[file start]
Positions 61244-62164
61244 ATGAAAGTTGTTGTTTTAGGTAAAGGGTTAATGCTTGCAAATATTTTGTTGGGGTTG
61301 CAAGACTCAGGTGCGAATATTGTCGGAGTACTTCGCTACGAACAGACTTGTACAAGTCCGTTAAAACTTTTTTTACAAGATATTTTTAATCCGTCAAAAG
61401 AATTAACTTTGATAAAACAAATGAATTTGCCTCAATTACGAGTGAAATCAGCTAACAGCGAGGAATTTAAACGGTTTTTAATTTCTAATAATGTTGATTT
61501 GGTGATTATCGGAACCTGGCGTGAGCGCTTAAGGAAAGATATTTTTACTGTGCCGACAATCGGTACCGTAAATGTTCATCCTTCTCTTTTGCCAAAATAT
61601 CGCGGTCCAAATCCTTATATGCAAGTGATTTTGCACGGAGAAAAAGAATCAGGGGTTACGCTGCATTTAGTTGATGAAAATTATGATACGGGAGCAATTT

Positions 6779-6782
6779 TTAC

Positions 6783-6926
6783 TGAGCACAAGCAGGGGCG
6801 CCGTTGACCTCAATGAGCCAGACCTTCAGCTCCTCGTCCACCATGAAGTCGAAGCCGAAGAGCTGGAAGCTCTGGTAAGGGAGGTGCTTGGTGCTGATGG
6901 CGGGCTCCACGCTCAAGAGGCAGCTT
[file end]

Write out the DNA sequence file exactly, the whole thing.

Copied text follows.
Positions 61244-62164
61244 ATGAAAGTTGTTGTTTTAGGTAAAGGGTTAATGCTTGCAAATATTTTGTTGGGGTTG
61301 CAAGACTCAGGTGCGAATATTGTCGGAGTACTTCGCTACGAACAGACTTGTACAAGTCCGTTAAAACTTTTTTTACAAGATATTTTTAATCCGTCAAAAG
61401 AATTAACTTTGATAAAACAAATGAATTTGCCTCAATTACGAGTGAAATCAGCTAACAGCGAGGAATTTAAACGGTTTTTAATTTCTAATAATGTTGATTT
61501 GGTGATTATCGGAACCTGGCGTGAGCGCTTAAGGAAAGATATTTTTACTGTGCCGACAATCGGTACCGTAAATGTTCATCCTTCTCTTTTGCCAAAATAT
61601 CGCGGTCCAAATCCTTATATGCAAGTGATTTTGCACGGAGAAAAAGAATCAGGGGTTACGCTGCATTTAGTTGATGAAAATTATGATACGGGAGCAATTT

Positions 6779-6782
6779 TTAC

Positions 6783-6926
6783 TGAGCACAAGCAGGGGCG
6801 CCGTTGACCTCAATGAGCCAGACCTTCAGCTCCTCGTCCACCATGAAGTCGAAGCCGAAGAGCTGGAAGCTCTGGTAAGGGAGGTGCTTGGTGCTGATGG
6901 CGGGCTCCACGCTCAAGAGGCAGCTT